Pay to Not Play

A discussion popped up on Twitter today about the potential ‘Blizzard Store XP boost‘, among a few people that I follow (@HamletEJ, @Anafielle, @Rank4HT) and comments were made that it would be a welcome addition because in current day wow, leveling an alt is a monumental undertaking. I’m exceedingly bad at Twitter because it becomes such a struggle for me to put together a coherent point while respecting the character limit. So I put together a brief post elaborating on my thoughts about the topic here.

At its core, the argument is a bit of a rehash – Blizzard themselves struggled with the issue before Mists of Pandaria was launched. At one end of the spectrum is the experience that directly preceded MoP – Dragon Soul: no daily grinds, no VP capping but for a bit of gold, no lesser charms, little to do in the end game after you were done with your weekly raids. At the other end is the solution Blizzard came up with, with all of those things along with Challenge Modes, Brawler’s Guild, Pet Battles, Heroic Scenarios, and in 5.4, Proving Grounds and Flex Raiding to boot. The struggle was between whether or not it was better to assume having an alt in order to fill up playtime versus having enough to do on your main so that most players would be satisfied without an alt.

When it comes down to it, the paid experience boost is a mechanism for making and having alts. Blizzard could just as easily offer free levels, or even offer level 90 characters in their real money store and the result would mostly be the same (outside of little perks like populating the world still with the experience boost). I completely understand the motivation for having an alt, perhaps more acutely than others because I’m a player that pretty much only raids and doesn’t do much else in the game. Raiding is what I enjoy, so being able to do more of it, whenever I want, must be better, right?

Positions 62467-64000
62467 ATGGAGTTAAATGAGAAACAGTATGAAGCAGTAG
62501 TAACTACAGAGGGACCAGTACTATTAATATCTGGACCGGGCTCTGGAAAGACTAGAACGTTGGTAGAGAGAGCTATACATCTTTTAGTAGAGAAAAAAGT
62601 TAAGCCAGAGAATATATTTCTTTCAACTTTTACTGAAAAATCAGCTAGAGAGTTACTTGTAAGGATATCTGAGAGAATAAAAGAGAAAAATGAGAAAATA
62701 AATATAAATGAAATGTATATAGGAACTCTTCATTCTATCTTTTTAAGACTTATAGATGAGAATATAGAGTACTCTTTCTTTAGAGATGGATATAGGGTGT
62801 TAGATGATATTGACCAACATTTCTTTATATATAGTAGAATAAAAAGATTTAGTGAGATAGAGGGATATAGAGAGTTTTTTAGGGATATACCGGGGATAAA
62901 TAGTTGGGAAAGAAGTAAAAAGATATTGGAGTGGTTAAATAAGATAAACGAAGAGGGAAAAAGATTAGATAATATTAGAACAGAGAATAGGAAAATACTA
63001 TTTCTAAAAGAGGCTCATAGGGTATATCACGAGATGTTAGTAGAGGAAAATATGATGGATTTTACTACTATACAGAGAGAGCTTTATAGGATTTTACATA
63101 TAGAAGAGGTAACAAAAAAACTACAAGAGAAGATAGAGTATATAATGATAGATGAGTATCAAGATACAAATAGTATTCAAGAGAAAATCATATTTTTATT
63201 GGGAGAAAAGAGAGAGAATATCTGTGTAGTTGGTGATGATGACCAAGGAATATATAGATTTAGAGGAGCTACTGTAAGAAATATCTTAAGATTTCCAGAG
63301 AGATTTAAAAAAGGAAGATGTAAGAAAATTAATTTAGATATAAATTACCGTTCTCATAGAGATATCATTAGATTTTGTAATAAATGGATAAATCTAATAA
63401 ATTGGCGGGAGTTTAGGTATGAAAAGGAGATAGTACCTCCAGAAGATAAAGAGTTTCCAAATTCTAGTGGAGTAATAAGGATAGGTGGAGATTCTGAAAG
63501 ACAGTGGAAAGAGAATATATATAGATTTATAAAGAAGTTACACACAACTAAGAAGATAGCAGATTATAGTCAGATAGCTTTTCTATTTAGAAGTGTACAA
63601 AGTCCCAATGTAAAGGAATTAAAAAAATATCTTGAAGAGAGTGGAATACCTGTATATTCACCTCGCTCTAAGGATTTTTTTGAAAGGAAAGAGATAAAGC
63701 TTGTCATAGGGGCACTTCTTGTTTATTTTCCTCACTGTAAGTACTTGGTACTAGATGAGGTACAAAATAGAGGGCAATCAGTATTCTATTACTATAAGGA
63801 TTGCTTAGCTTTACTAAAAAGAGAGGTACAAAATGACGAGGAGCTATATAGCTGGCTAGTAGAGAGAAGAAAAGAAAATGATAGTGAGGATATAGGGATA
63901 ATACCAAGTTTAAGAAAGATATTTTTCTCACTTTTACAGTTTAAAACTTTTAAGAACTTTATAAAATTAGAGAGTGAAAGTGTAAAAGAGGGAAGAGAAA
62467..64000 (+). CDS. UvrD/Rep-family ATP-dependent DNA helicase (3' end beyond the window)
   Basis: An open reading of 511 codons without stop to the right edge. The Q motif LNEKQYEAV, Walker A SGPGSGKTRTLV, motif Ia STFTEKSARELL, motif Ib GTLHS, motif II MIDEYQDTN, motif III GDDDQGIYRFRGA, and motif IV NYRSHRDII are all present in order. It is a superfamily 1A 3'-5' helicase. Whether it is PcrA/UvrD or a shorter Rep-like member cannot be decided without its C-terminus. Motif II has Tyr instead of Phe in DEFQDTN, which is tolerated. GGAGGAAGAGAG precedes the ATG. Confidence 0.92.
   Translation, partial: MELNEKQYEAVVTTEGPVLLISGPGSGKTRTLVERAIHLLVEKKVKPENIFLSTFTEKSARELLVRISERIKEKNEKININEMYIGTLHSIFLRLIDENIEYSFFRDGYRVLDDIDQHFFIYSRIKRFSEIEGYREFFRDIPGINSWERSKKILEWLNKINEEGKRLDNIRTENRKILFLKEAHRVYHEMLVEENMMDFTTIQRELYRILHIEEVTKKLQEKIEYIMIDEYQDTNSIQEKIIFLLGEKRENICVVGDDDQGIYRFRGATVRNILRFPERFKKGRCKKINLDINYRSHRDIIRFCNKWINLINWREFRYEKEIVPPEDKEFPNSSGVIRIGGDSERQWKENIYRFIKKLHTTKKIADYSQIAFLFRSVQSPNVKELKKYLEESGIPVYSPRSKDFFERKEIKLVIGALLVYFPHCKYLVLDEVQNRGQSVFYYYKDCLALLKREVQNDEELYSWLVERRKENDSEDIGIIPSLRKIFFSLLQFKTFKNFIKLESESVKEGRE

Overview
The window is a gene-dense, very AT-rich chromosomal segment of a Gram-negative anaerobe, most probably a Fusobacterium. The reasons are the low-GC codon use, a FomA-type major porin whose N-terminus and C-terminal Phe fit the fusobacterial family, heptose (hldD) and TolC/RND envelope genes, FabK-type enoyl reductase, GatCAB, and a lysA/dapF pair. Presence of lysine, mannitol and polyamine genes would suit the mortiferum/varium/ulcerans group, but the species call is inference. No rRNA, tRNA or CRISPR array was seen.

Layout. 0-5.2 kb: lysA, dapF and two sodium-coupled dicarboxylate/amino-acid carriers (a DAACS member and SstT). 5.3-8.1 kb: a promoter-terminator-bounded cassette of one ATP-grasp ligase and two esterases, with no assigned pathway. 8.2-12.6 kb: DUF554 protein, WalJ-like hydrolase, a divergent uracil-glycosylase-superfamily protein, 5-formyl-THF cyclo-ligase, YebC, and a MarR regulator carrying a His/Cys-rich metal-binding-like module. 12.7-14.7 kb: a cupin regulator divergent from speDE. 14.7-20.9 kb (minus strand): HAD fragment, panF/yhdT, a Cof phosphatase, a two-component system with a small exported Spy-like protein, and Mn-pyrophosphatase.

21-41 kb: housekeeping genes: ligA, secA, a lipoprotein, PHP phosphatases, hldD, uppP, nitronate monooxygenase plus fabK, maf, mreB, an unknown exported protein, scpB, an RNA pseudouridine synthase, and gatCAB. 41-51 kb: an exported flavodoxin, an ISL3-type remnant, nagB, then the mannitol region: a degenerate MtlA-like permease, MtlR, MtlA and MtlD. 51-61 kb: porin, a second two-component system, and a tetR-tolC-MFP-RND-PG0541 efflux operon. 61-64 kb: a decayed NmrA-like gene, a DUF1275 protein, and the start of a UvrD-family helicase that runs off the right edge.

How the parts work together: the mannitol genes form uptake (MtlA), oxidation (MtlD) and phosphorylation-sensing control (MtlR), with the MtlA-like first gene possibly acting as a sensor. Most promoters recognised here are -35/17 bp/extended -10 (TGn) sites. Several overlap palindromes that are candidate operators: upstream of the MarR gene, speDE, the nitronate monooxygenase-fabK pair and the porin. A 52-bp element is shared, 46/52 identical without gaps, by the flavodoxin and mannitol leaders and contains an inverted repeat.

Actually, I don’t think so.

The reasons for this aren’t all that complex. Simply put, you can have too much of a good thing. Blizzard often has to protect players from themselves, and this is no exception. Raid anything too much and it gets stale and boring, and players quit when they’re bored. They don’t quit if there’s a lot they haven’t experienced in game and they haven’t gotten around to it. They quit if the game is monotonous and there’s not enough to do. The work Blizzard is putting into making T14, T15, and T16, 16, 13 and 14 bosses, respectively, is instantly undermined if people are running instances 5, 6, 7 times a week. No number of bosses within a tier will stop a player from getting bored if they kill it 100 times a tier in addition to however many wipes of progression.

Someone else in that Twitter conversation (@graceofair) mentioned that they’d be okay with the XP boost but maybe not something like ‘Pay for Lesser Charms’, and I actually have the opposite sentiment. To me, the experience boost is a key to do something for the second time easier, whereas buying Lesser Charms is a key to doing something for the first time easier. If I only have 15-20 hours a week to play, and I only enjoy raiding, it would probably be best if I joined a 15-20 hr/week raiding guild and didn’t have to do anything other than raid. Having to do 6 hours of other stuff in order to raid the remaining 9 isn’t the most appealing.

Note: If I misrepresented anyone’s position, I am an idiot.